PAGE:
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Taxi driver claim worth £60,000 dismissed as court finds cabbie “Fundamentally Dishonest”

A taxi driver claim worth £60,000 in artificially exaggerated injury and taxi credit hire charges was dismissed with a finding of fundamental dishonesty.

The finding came after a judgement was handed down last month on 22 July by his Honour Judge Monty QC in dishonest claims made against the First Defendant (who was uninsured) and the Motor Insurers’ Bureau as Second Defendant. This followed a 2 day trial in the County Court at Central London on 5 March and 27 May. The Claimant’s claim included credit hire charges in excess of £26,000.

His Honour Judge Monty QC found that whilst the First Defendant was the sole cause of the accident, the Claimant had been fundamentally dishonest as he had made statements which he knew to be false, and furthermore, had given evidence on oath that was similarly false, and which he knew to be false.

On 14 April 2017 the Claimant was driving his Mercedes Benz V250 taxi in Central London, proceeding through a green light, when it was struck by a vehicle driven by the First Defendant, who had driven through a red light without slowing down. 

The Claimant bought a claim for personal injury, vehicle repairs, policy excess and credit hire for 87 days of hire at a daily rate of £288 totalling circa £26,000.

The First Defendant played no part in the proceedings and Second Defendant (as the insurer of last resort pursuant to the Uninsured Drivers Agreement) did not challenge the Claimant’s evidence about the accident itself as it was accepted to have been a genuine collision.

However, the Second Defendant contended that the Claimant was not injured in the accident and that his claim for personal injury was dishonest.

As to the claim for credit hire, the Second Defendant raised issues with duration, need, impecuniosity and rate. The Second Defendant also argued that the repair costs were not recoverable against them in accordance with clause 6(1)(c) of Uninsured Driver's Agreement 2015.  

According to DAC Beachcroft, the legal firm representing the defendants, his Honour Judge Monty QC listed numerous concerns in relation to the claim for personal injury which included:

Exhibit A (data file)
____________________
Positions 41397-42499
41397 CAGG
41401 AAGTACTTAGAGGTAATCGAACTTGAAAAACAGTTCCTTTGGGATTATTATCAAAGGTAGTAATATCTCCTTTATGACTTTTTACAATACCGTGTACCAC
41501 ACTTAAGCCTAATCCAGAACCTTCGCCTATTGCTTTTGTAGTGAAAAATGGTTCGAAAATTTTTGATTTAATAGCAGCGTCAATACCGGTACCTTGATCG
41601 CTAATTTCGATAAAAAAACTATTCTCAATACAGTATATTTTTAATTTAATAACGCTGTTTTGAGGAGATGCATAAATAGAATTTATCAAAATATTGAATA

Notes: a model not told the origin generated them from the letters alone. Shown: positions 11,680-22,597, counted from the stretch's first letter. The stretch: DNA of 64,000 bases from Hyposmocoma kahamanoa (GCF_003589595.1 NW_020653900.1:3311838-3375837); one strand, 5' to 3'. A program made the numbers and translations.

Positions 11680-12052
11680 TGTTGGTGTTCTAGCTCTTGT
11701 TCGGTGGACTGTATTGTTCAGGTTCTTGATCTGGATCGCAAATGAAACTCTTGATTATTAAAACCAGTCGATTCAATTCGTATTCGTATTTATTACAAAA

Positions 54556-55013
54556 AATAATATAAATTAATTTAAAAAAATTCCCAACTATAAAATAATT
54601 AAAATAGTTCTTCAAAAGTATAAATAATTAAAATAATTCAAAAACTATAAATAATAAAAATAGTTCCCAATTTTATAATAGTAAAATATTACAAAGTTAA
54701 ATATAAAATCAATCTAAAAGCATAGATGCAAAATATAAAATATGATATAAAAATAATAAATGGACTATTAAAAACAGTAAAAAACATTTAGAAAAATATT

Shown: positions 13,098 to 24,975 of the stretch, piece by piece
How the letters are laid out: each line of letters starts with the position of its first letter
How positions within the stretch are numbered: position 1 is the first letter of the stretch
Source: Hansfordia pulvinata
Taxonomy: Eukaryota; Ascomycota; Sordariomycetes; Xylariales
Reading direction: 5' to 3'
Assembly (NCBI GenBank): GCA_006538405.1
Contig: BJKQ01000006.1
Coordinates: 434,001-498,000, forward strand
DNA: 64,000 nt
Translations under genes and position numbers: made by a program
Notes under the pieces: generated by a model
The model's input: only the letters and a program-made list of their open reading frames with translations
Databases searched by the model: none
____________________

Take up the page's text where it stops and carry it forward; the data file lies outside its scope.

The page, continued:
1. The Claimant’s evidence about not remembering if he had suffered any lower back pain prior to the index accident was untruthful.

  2. There was nothing to suggest that the Claimant injured his back in a prior road traffic accident. His back pain as recorded in the medical notes is said to be chronic and was plainly long-lasting and persistent.

  3. The Claimant said in cross-examination that between 2010 and 2014 he was “almost fit” or “quite fit”, and described himself in this period as having recovered rapidly from earlier problems, but that is simply not borne out by the medical records.

  4. The CNF referred only to whiplash-related injuries, which was quite vague, and said nothing about any injury to the left hand, left hip, back or travel anxiety (all of which the medical expert recorded as immediate).

  5. The police report for the accident records, “Nobody was injured”.

  6. The Claimant said that he was now fully recovered, apart from pain in his left shoulder; but at no point did the Claimant assert that his left shoulder was injured in the accident.

As to other elements of the Claimant’s claim, His Honour Judge Monty QC had even more concerns about the Claimant’s truthfulness in his evidence, which included: -

  • The Claimant did not report this accident to TFL. The Claimant’s evidence, that he did not know that this was a requirement, was inconsistent with his evidence that he needed to get TFL to inspect the vehicle before it was allowed back on the road, and that was the reason for the hire continuing.

  • The Claimant said that the hired vehicle was taken away for an MOT during the period of hire, despite the fact that the documentary evidence shows that it had a valid MOT for a further 6 months.

His Honour Judge Monty QC found that whilst the Claimant had established a prima facie claim for damages, as the Claimant was not injured in the accident, the claim for personal injury was fundamentally dishonest and as a result of this the Claimant’s entire claim was dismissed. 

The Claimant is now liable to pay the balance of the Second Defendant’s costs (once the genuine elements have been deducted from the costs as assessed or agreed).

His Honour Judge Monty QC chose not to refer the case to the Attorney General given the following mitigating factors:

  1. The cost liability now faced by the Claimant;

  2. There were substantive genuine elements of the claim;

  3. The Claimant had not fabricated documents nor was it some sophisticated fraud;

  4. There was a genuine accident; and

  5. The effect of contempt proceedings on the Claimant’s personal life and business.

DAC Beachcroft are now considering making an Application to the High Court under CPR 81.14.

This claim was defended by Paul Tyler Burke who is a Solicitor in the Birmingham Vehicle Hire Fraud team at DAC Beachcroft. The legal firm were the first law firm to identify the issue of Vehicle Hire and Damage Fraud (as distinct from Vehicle Hire and Damage occurring within personal injury fraud claims) and are still the only law firm to have a, truly, dedicated, Vehicle Hire and Damage Fraud team in the market.


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